Steve Clarke's Scotland fell to a 2-0 defeat against the Czech Republic in a disappointing return to tournament football.
The Tartan Army qualified for the UEFA European Championships in triumphant fashion by way of two penalty shoot-out victories over Israel and Serbia, but could not match their previous heroics in a game that they believed in large portions they could have got a result from.
Bayer Leverkusen striker Patrik Schick was at the double, netting either side of the interval with two wonderful strikes.
Scotland will have to recoup fast if they want to make it out of the group stage of the Euros for the first time, as they face the might of the 'Auld Enemy' in England down in the capital this Friday night.
Story of the match
John McGinn typified the bullish Scottish attitude to the match in the early phases by regaining possession twice in succession in the opposition box, stimulating an already electric 12,000 strong Hampden Park crowd.
The Czech's overcame the vivacious opening ten minutes from the hosts and grew in possession, but some initial smart press-beating passes from Grant Hanley were eventually found out as the ball found it's way into the feet of Patrik Schick, forcing a decent save from David Marshall.
Any fear of a weakened left flank in Kieran Tierney's absence appeared to be somewhat alleviated with nice link-up play between Stuart Armstrong and captain Andy Robertson, the latter of whom put it on a dime for Lyndon Dykes, who struck wide.
In such a fraught occasion, the Tartan Army's first appearance in a major tournament in 23 years, the likes of Liam Cooper and Scott McTominay remained collected in their defensive duties and forced turnovers.
Robertson put in a commanding defensive performance on his native left flank, but he had his side's best chance to break the deadlock fed through by Ryan Christie in space and firing straight at Tomas Vaclik.
As the first period drew to a close, Jaroslav Silhavy's team ramped up the pressure and camped out Scotland's defensive third with corner after corner.
It was indeed Schick who dealt the hammer blow five minutes from the break, towering over Cooper and Hanley to glance an underlapping Vladimir Coufal's cross into the far corner.
The Scots were typically unwavering in their determination to go in level, as McTominay's collision in the 18-yard area and consequential spot-kick appeals fell on deaf ears with man in the middle Daniel Siebert.
Marshall was forced into two crucial saves within the first sixty seconds of the restart, with strike force Schick and Vladimir Darida applying the early pressure.
Jack Hendry showcased his ability for a delicate finish in his side's impressive 2-2 draw with The Netherlands in preparation for the tournament, and almost levelled the score with a whipped side-footed attempt from the edge of the area, clamouring off Vaclik's crossbar.
Vaclik was called into action to prevent an own goal from his centre-back Tomas Kalas' botched clearance, almost looping over the man between the sticks with a lingering Dykes in the wings.
Schick bookended a frantic five minutes with a strike that could be described in no other terms than sublime.
Hendry's striking abilities this time aided in his team's undoing, attempting to steal the headlines with a rangy thunderbolt that left his back line exposed as the effort was blocked.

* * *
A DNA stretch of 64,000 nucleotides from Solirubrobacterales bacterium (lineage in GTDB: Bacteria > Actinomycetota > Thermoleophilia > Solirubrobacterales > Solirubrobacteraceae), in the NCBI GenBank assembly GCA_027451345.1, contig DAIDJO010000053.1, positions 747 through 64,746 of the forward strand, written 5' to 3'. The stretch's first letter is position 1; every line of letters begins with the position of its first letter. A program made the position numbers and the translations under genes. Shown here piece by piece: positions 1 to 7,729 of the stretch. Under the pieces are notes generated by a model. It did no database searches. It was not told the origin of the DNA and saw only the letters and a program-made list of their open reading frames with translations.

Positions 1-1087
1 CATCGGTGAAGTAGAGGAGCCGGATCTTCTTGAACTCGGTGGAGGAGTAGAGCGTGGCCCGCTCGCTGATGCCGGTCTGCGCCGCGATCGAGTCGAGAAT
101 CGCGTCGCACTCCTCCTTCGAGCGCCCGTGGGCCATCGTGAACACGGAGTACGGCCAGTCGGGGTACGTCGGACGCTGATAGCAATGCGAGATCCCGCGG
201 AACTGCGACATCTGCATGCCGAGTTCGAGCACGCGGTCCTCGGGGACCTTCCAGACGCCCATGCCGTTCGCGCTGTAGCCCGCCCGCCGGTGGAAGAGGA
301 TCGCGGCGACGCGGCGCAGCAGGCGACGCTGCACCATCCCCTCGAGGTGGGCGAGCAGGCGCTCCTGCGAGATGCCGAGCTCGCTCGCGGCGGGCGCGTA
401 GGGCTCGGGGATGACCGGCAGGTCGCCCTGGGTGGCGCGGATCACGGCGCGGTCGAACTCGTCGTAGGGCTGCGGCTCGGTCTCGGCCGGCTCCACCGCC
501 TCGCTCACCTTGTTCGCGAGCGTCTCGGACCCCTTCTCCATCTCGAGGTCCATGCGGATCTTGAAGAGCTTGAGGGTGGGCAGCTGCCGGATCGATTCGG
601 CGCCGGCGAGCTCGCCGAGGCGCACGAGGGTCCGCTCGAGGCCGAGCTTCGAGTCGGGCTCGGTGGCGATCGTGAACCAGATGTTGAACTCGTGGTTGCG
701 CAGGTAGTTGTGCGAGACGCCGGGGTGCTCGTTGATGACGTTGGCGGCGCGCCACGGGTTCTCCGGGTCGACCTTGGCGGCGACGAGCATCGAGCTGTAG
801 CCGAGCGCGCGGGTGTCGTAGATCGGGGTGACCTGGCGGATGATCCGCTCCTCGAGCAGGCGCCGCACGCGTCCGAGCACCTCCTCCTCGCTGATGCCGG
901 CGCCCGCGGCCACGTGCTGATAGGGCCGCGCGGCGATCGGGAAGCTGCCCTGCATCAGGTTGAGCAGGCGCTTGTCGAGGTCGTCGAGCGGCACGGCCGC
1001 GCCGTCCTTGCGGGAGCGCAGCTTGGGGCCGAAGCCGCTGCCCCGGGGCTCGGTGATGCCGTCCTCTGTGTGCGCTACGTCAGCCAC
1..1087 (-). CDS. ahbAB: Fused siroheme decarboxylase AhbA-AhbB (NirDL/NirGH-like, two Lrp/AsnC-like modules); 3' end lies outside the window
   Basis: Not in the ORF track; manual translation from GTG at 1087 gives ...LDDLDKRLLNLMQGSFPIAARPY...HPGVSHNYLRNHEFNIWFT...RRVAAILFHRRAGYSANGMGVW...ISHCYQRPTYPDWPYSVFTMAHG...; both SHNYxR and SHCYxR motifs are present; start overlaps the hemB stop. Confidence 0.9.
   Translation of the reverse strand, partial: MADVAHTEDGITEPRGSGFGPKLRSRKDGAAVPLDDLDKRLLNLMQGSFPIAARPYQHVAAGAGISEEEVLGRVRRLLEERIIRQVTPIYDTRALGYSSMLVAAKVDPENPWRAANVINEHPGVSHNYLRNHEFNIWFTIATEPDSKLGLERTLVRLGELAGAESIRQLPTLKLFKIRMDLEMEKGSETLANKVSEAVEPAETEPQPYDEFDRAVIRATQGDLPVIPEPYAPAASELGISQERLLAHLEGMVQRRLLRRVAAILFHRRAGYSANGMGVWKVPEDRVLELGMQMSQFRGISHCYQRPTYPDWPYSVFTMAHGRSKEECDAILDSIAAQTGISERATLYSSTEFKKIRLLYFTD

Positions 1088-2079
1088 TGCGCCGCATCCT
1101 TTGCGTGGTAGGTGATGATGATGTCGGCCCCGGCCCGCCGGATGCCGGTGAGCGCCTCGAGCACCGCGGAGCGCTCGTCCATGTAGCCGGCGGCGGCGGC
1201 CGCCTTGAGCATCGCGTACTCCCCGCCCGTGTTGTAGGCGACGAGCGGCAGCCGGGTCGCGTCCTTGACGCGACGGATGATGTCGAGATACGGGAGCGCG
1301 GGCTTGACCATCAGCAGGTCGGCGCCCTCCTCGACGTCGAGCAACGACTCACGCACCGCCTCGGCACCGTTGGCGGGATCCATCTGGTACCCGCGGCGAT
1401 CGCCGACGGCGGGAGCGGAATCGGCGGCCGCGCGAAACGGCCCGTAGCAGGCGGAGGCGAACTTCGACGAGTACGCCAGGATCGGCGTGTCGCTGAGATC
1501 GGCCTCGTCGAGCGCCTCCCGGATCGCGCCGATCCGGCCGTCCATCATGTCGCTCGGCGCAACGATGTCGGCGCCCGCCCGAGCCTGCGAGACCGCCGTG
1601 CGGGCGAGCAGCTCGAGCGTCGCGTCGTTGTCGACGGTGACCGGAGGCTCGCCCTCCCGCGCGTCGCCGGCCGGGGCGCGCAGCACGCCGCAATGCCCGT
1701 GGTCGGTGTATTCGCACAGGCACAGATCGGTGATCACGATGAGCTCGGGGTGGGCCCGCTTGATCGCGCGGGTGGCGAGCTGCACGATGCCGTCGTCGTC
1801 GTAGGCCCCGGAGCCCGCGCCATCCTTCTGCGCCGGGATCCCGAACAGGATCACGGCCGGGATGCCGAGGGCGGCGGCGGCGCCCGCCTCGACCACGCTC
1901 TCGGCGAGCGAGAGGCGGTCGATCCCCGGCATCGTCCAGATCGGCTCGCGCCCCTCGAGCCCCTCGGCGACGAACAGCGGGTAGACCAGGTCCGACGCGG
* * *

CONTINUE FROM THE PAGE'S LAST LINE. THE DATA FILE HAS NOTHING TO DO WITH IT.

The Leverkusen star in Schick collected the ball and unleashed a pinpoint shot over a retreating Marshall, who had assumed a sweeper role as his teammates advanced up the pitch.
Substitute Che Adams looked to be the outlet for Steve Clarke and co. after replacing Ryan Christie, whose industrious slant tipped the game's momentum towards the chasing Scotsmen.
While Dutchman Denzel Dumfries stole the headlines last night, the man with Dumfries connections Lyndon Dykes could not etch his own name into the history books with his best chance of the afternoon.
Vaslik was able to deny Dykes with a strong right leg, the latter of whom had enough time and space at the back post to get off a better effort.
Cooper and McTominay's defensive acumen couldn't be matched further up the pitch, with the defender directing on a cross to the Manchester United midfielder that was blazed over in a harbinger of doom for the final 15 minutes.
With Schick squandering an opportunity for a hat-trick late on, Scotland's final substitutions in James Nesbit and James Forrest had chances of their own go begging as an initially positive showing from the boys in blue petered out in their first match in the European Championships for a quarter of a century.
Steve Clarke may be left with more questions than answers as to what more he can get from his side, but cameos from substitutes like Che Adams may aid in rediscovering the clinical edge required up top against the likes of England and Croatia in Group D.
Man of the Match- Patrik Schick
While honourable mentions should be awarded to both 'keepers for their valiant efforts throughout, only one man could be worthy of the acclaim for the Man of the Match award.
Schick's two goals would be the envy of any striker in the world, most notably his 50+ yard lob that caught out David Marshall in the second forty five minutes.
The 25-year-old put in a true number 9's performance with nifty movement and positional awareness as he notched his twelfth and thirteenth international goals for the Czech Republic.
The striker may just be a dark horse for the tournament Golden Boot should his nation go on to the similar heights of a final appearance in Euro 96.